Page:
In today’s society, graphic design is everywhere in our daily lives — packaging, advertisements, magazines, websites, signage, apps on your phone — EVERYWHERE. For example, go to a coffee shop and graphic design is responsible for the logo on the door, the look of the menu, store signage and even your coffee cup. And all of that design — print, digital, environmental — has the extraordinary power to lead and shape the visual language of our culture.
As Stan Lee taught us, “With great power, there must also come great responsibility.”
Our society is ever changing in demographics and ideas — it is important to reflect this diversity in design. And if your client is an organization that wants to advocate for social change and betterment, you are particularly obligated to show inclusiveness in all visual communications you create.
Contrary to popular belief, achieving this is not always as easy as using photos that depict people of all races, ethnicities, gender, age, etc. This is why I personally love graphic design — there isn’t one quick, easy or universal answer. Instead, it’s like a puzzle: You must discover and explore alternate solutions in order to achieve an effective and visually pleasing design/product. And no matter the challenge, every project begins with a choice — take a photographic approach, or one based in illustration.
DIVERSITY IN PHOTOGRAPHY
In a perfect world, all of our clients would have the budget for a photoshoot of people that actually use and benefit from their services. But, alas, the world isn’t perfect and there is typically not enough money for such luxury when designing for nonprofits. So, oftentimes, we must make stock (specifically, royalty-free) photography work. I say “make it work” because sometimes it’s quite the challenge to find that perfect photo in a royalty-free photo database — that photo that portrays the who, what and where of the target audience you’re trying to reach. The majority of stock photography lacks diversity, and can tend to show out-of-date or biased stereotypes. But it is the duty of a designer to challenge and prevent incorrect stereotypes. Show patience and do your research to achieve this. For example, designing informational materials for an organization centered around families? You’ll see way too many photos like this come up in that vague “family, home” search:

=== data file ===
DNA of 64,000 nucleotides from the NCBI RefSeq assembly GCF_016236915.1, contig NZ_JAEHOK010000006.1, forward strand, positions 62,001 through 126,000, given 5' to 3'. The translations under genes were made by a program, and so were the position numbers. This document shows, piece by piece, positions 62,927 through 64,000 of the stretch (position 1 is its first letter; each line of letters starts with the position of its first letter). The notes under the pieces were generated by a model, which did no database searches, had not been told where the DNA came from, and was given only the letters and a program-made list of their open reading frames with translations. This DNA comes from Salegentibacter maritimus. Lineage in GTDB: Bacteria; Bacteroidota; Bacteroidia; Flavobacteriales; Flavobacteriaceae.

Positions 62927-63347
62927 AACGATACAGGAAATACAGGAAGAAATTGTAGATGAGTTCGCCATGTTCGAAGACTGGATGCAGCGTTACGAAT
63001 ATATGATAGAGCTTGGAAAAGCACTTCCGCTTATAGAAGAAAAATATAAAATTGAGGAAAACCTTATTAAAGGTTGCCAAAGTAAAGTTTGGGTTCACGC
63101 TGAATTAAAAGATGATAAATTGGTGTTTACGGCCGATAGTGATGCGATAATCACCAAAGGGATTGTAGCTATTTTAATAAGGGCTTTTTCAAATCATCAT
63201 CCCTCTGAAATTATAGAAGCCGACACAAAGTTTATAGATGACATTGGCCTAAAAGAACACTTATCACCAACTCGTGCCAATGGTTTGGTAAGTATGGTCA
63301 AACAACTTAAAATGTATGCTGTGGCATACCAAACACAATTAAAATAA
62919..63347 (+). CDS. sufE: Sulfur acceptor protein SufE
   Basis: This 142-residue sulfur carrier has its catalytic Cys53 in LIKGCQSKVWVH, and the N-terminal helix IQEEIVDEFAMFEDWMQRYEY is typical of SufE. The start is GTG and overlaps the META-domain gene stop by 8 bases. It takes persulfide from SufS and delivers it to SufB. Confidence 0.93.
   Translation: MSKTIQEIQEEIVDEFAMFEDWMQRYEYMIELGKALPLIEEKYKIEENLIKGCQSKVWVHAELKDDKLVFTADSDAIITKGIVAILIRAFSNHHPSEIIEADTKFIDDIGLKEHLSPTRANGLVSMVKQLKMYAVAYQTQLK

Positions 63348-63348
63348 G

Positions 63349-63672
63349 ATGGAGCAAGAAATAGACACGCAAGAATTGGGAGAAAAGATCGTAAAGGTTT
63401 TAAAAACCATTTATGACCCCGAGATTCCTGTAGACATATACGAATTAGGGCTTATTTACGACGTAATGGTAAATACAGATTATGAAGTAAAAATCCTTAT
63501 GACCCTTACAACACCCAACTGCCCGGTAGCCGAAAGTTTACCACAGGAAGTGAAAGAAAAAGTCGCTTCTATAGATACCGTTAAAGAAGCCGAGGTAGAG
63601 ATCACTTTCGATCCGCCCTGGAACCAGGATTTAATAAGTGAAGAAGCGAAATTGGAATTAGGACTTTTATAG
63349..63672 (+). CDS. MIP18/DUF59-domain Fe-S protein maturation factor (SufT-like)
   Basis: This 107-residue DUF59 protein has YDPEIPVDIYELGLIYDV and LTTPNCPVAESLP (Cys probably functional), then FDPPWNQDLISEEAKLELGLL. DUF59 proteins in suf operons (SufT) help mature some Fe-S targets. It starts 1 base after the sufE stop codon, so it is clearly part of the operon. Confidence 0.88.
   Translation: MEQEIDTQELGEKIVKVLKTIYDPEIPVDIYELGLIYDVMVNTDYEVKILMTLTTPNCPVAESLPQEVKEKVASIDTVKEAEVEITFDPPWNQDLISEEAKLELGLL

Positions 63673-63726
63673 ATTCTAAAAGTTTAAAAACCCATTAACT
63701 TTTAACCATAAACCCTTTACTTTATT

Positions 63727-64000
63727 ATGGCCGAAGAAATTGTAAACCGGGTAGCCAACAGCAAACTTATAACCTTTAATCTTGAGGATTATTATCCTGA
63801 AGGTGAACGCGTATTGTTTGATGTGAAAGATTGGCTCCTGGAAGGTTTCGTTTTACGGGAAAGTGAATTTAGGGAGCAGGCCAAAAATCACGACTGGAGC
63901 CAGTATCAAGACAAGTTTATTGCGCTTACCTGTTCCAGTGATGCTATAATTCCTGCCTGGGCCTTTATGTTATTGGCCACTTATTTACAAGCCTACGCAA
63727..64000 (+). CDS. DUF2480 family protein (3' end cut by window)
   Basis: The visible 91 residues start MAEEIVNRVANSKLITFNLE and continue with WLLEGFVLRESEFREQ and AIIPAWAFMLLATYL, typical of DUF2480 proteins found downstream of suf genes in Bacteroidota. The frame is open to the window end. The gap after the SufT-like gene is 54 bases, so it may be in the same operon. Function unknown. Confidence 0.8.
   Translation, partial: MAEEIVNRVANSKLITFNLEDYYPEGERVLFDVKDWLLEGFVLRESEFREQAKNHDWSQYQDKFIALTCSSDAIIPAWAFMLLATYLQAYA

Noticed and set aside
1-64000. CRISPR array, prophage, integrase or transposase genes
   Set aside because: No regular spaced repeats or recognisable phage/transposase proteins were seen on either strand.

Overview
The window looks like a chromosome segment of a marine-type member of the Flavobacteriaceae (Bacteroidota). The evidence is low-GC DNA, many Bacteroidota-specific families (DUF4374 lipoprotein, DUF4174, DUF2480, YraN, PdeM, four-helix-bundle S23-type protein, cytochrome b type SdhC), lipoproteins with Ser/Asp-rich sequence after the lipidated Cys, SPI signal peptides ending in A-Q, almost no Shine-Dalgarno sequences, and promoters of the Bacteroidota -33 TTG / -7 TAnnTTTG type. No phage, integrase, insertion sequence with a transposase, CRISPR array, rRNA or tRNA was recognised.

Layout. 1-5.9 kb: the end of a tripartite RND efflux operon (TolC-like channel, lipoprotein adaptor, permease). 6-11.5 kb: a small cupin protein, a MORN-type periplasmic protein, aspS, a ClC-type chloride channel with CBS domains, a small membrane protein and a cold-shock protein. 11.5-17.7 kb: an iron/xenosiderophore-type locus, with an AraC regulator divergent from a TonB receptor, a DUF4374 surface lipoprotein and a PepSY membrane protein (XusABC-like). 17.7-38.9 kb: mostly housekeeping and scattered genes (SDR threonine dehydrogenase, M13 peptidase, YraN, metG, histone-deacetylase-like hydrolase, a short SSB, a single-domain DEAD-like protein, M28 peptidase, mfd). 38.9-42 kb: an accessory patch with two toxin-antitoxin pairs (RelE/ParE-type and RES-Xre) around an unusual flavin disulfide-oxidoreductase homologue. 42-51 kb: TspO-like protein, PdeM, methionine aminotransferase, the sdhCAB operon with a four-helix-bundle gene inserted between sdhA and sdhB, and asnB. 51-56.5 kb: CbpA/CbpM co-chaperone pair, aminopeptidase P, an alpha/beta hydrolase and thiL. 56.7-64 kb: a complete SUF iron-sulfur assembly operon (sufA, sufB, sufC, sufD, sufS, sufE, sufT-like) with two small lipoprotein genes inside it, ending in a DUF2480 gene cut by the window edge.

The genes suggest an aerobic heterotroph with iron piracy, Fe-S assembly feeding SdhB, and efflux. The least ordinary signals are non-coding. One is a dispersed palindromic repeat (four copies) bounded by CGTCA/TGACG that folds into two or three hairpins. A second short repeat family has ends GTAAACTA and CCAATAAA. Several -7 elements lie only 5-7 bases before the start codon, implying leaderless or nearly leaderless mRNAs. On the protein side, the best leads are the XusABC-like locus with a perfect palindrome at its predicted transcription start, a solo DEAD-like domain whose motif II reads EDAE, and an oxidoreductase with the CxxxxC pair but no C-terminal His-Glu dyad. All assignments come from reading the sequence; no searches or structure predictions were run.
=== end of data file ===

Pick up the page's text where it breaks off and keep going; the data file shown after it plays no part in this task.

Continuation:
Is this your target audience? Doubtful. Try adding more specific keywords to your search to zero in on what you’re looking for, such as “family, home, single, father, Hispanic”:
Fortunately, new royalty-free photo sites are emerging to meet the need for more diverse photography. Though they are newer and still building their libraries, more diverse resources are emerging like GetColorStock, WOCinTech, InMagine, Blend and CreateHerStock.
ABSTRACTION AND SYMBOLISM
Nine times out of ten, I find the best way to work with a limited photo library is to use abstraction or symbolism. This will reach a broader audience, and is less likely to alienate or stereotype any one demographic.
In photography, this can be done by taking a more “macro” approach:
- Picture a setting/location (example: an organization focused on DC communities could use photos of neighborhoods/buildings in the city).
- Use creative photo cropping and angles to capture a concept rather than a specific subject (example: a zoomed in shot of a baby’s feet).
- Use black and white images rather than color, or a mix of the two, to create drama (example: using black and white to convey something of the past, and color to represent new/change).
Illustrations can also be used to represent or symbolize something. The reason infographics are so successful and used today is that they focus on subject matter, rather than a specific demographic. Using illustrated symbols, objects or abstract figures to represent specific points would be more appropriate than a photograph for reaching a more general, broader audience.
Now go use those design powers for good and help shape change!